Friday, July 25, 2008

Sissyphean boulder rolling ...

After three agonizing days, Other was finally admitted to the hospital today to have his kidney stones removed. At first the urologist had tried to schedule the surgery for Tuesday, four days from now, because despite the fact that everyone knows that stones are the most painful condition known to man, having them removed is considered elective. I told the urologist I absolutely couldn't take Other home to suffer for four more days "because his pain is not controlled by percoset." Apparently I had stumbled on the Open Sesame words that enabled the urologist to recode the surgery from "elective" to "emergency"—which meant it could take place immediately. But wait. Once Other had been admitted to the hospital and the prepping had begun for the OR, he spiked a fever, and now he's slated to come home tomorrow to complete at least a week of antibiotic treatment before he can get the fucking stones out. We're bummed.

So I've been spending quite a bit of time the past three days learning hospital culture. First of all there's the color coding of personnel. Maroon seems to be the lowest caste: orderlies and nurse's aides. Green is next: nurses. Then blue: residents. Then white: real docs. Until you figure this out—maybe everyone else already knew this, but I had a Eureka moment when it became clear that people weren't just wearing their favorite color—it's hard to know who does what, because almost everyone takes temperatures and asks personal questions. People you've just met ask, When did you have your last bowel movement? and When you urinate, do you feel as if you've emptied your bladder? These are not your usual ice breakers.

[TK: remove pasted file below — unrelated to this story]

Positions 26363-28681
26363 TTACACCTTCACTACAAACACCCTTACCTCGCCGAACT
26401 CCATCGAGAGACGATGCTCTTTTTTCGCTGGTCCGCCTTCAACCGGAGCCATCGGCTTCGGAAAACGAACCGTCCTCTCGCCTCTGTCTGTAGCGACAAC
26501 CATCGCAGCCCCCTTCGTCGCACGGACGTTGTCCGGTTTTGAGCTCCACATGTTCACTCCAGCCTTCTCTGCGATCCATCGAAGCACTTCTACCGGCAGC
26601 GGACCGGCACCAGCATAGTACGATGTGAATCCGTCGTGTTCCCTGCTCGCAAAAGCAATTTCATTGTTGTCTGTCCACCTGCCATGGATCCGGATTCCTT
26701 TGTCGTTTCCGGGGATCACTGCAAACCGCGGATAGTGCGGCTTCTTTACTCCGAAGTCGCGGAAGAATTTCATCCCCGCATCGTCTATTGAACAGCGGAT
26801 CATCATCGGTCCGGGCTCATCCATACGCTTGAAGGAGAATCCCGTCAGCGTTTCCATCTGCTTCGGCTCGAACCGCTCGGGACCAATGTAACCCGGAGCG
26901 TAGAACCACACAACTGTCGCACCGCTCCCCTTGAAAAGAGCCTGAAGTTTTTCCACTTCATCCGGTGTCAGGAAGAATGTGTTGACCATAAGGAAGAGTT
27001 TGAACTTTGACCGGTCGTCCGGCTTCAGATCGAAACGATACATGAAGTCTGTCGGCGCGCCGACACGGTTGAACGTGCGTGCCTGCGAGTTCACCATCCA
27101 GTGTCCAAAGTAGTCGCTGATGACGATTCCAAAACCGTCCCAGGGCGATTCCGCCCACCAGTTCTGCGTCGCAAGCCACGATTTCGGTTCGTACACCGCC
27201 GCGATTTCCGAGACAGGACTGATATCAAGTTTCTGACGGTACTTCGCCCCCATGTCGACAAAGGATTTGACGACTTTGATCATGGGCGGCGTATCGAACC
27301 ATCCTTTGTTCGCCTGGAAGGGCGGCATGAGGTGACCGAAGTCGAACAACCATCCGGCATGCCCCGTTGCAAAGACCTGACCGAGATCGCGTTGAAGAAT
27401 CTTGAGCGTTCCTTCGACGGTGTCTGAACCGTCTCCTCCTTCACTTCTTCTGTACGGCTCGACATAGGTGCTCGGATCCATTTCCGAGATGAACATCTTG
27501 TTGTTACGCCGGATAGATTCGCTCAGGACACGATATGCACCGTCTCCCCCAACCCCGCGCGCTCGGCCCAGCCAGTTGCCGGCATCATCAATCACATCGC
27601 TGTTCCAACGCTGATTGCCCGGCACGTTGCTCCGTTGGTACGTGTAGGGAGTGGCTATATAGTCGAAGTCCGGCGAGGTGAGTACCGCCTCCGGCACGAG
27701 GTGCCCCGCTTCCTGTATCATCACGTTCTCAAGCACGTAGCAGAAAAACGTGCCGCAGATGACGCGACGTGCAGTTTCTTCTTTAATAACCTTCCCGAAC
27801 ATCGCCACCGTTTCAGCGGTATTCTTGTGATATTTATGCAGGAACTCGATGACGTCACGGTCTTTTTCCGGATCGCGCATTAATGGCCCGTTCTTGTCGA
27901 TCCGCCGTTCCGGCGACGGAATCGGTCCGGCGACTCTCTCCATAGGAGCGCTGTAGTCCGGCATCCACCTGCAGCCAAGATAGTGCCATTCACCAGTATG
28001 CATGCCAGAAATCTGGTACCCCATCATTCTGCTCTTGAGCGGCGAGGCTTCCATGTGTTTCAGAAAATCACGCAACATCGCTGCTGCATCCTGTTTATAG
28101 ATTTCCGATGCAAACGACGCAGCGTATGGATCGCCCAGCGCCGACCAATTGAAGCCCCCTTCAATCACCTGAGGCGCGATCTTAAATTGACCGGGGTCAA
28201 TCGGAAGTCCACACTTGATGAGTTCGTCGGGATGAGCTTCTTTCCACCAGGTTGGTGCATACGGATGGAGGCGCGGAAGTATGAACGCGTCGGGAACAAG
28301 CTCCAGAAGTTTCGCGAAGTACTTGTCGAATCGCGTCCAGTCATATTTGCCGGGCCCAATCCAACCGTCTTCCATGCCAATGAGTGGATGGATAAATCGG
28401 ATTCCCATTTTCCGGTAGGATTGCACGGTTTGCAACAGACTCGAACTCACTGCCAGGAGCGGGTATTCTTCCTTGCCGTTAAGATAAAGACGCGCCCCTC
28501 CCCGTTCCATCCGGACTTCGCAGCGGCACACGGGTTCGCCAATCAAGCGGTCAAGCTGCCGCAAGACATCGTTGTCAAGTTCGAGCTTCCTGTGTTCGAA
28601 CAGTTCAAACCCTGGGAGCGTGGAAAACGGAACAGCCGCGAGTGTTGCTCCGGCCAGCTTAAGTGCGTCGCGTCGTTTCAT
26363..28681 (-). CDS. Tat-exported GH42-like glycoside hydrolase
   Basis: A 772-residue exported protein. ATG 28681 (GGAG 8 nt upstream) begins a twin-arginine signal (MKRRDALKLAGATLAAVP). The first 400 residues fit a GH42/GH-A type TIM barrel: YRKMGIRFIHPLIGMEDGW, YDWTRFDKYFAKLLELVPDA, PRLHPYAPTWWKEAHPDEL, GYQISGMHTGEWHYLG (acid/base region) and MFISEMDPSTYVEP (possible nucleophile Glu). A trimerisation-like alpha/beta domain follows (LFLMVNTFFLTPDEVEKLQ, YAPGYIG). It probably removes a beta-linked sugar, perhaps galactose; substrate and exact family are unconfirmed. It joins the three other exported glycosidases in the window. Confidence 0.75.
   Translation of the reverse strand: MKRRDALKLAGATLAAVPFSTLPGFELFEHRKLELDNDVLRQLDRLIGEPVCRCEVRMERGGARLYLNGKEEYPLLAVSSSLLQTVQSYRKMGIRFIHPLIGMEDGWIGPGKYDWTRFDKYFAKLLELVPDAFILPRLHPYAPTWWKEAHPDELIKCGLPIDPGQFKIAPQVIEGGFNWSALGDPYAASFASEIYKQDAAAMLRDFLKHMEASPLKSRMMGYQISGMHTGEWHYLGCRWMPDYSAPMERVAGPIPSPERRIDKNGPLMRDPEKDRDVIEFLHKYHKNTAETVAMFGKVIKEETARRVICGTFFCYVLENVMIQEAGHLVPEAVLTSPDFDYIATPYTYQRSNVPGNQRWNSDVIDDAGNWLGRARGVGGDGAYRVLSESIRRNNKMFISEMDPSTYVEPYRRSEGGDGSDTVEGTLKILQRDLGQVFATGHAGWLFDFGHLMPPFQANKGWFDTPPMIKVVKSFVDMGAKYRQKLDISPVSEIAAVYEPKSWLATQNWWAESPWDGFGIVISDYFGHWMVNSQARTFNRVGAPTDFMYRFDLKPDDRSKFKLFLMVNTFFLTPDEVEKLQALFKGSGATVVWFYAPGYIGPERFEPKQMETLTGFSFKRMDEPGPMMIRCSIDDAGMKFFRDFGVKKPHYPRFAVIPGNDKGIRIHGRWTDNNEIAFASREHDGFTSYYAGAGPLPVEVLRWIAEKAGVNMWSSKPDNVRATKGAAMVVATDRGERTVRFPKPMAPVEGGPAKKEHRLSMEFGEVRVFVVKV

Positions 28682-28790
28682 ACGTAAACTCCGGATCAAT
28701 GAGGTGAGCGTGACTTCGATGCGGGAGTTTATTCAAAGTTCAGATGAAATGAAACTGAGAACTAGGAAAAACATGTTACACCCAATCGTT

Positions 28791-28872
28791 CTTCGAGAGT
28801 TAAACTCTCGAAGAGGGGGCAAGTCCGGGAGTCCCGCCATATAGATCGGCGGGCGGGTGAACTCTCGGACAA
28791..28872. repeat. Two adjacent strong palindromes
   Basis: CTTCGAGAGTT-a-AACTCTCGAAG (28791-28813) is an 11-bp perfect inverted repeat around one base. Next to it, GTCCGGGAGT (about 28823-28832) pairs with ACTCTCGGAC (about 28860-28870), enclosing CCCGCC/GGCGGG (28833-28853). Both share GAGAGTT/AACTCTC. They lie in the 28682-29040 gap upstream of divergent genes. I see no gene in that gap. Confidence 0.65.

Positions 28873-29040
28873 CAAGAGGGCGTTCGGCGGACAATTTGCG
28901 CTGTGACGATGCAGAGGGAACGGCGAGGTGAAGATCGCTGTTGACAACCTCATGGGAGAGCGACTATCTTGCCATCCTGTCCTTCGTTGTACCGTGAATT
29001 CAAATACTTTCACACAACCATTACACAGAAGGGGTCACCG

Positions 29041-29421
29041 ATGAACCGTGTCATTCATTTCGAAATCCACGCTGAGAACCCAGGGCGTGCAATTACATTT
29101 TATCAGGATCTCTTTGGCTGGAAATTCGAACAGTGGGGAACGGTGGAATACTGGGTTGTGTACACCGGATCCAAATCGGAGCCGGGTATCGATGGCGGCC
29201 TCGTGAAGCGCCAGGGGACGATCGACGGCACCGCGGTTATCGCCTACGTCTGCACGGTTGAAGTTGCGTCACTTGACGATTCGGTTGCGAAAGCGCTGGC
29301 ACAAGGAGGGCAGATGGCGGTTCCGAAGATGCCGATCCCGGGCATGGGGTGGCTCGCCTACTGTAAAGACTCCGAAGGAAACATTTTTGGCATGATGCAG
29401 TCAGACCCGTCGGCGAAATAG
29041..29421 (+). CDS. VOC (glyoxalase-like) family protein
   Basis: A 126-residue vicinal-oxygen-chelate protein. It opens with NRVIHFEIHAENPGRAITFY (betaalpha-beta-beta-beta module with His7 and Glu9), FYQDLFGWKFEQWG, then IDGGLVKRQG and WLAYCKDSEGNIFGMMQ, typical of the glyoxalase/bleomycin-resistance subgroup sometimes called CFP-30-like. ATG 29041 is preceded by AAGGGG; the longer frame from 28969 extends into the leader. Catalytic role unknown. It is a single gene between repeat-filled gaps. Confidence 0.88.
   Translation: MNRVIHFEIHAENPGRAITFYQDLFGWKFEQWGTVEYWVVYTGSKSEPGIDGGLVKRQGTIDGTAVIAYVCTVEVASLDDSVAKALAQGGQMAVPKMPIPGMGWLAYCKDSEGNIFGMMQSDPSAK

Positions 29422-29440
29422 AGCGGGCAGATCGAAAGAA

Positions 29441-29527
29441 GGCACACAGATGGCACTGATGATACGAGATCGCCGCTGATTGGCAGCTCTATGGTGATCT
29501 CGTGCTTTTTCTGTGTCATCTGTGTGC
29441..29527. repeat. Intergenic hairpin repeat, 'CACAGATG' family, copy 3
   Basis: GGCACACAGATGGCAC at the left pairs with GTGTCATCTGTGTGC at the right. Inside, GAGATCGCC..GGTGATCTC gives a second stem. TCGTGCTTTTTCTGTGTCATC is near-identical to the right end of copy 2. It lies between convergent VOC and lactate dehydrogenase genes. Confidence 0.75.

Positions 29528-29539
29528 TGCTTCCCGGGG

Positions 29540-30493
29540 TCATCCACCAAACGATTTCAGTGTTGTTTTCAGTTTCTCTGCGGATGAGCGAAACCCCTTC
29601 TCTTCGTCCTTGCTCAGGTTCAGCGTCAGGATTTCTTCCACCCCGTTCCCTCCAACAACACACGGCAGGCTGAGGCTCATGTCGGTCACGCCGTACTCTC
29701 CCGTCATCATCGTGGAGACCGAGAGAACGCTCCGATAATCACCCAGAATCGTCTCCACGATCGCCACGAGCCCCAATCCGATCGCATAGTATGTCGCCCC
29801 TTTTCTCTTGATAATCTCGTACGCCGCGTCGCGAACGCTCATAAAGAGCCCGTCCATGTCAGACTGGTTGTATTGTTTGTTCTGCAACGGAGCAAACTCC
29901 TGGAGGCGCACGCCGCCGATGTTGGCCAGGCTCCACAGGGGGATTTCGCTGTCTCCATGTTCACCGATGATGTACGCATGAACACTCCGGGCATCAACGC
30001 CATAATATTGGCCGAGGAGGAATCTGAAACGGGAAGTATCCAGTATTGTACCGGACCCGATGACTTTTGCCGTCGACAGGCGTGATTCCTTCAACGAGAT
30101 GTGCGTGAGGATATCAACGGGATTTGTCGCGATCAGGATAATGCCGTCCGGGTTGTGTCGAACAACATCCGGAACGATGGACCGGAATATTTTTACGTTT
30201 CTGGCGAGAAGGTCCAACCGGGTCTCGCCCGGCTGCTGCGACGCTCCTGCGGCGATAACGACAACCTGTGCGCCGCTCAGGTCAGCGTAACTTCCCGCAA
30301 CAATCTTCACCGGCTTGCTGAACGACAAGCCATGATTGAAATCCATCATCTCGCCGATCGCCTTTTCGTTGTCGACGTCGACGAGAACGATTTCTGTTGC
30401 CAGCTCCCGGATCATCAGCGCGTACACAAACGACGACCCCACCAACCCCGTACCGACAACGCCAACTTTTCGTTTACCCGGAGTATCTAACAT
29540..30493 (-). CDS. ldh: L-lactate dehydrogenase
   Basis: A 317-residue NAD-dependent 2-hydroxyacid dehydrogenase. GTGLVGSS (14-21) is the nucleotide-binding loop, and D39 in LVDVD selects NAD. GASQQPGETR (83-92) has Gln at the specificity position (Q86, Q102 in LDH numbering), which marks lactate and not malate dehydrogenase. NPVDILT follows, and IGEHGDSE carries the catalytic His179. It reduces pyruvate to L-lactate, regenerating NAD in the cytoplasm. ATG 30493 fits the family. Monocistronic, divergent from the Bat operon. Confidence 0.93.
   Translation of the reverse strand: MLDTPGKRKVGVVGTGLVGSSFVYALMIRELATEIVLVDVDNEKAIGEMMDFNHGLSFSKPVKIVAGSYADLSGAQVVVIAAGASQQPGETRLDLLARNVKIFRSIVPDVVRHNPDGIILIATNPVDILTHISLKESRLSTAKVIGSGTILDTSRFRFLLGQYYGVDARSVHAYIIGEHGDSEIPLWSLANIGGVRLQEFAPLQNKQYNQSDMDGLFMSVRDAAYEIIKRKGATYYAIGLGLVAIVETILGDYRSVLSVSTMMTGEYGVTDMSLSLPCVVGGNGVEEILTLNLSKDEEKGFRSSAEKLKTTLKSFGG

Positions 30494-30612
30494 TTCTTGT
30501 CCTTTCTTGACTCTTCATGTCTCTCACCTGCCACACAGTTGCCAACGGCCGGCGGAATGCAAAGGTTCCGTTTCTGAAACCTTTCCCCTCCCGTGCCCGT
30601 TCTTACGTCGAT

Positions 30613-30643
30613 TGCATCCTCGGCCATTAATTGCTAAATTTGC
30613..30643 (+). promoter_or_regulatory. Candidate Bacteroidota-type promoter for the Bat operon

Then there's the cuisine. I know it's a cliche, but it still seems weird to serve the unhealthiest food in the world in a place where people go to get well. Don't these people read? Who chooses that menu? Somewhere someone's actually deciding to serve that bad-tasting, bad-for-you food. Why does that person still have a job?

Then there's the paradoxical numerical imbalance between personnel and patients. When you include everyone in every color of uniform, there seem to be far more care givers than care recipients. Yet—here's the paradoxical part—there's not remotely enough care to go around. There is never a helpful person handy when, say, you need to get another slug of morphine or when the lady in the next cubicle is crying, "Help, help, someone, please help me."

And finally there's the weird phenomenon of people who look like children making life-and-death decisions for people who appear to be their elders. How do these young doctors and nurses get to be so smart and so sophisticated and so confident so young? I myself can't decide whether to change the case of a noun or insert a comma without consulting a colleague, and these kids make unilateral decisions that determine who lives and who dies. And they don't seem tortured by the responsibility. They're another race entirely, different from you and me. 


Robin Amos Kahn said...

Good questions: why, with all the people working there, is there never anyone around to attend to the patient? (They always seem to be in the cafeteria or on a break.) And why is it impossible to serve decent food? And how do they get the nerve to make those decisions?

I'm not sure I ever got the color coding thing...I wonder if it's true at every hospital? What about on TV?

At least he's feeling better.

Jacqueline said...

god, i'm glad things have gotten better for "other".

and you are truly an inspiration. i'm going to my blog and changing every "frickin'frackin", f*cking, f*#ck, etc. to fuck & fucking. the word that was intended to be used and is often the only word that works. if YOU can use it (and you use it well i might add) i'll give myself permission. what was i thinking anyway- to compromise the english language that way?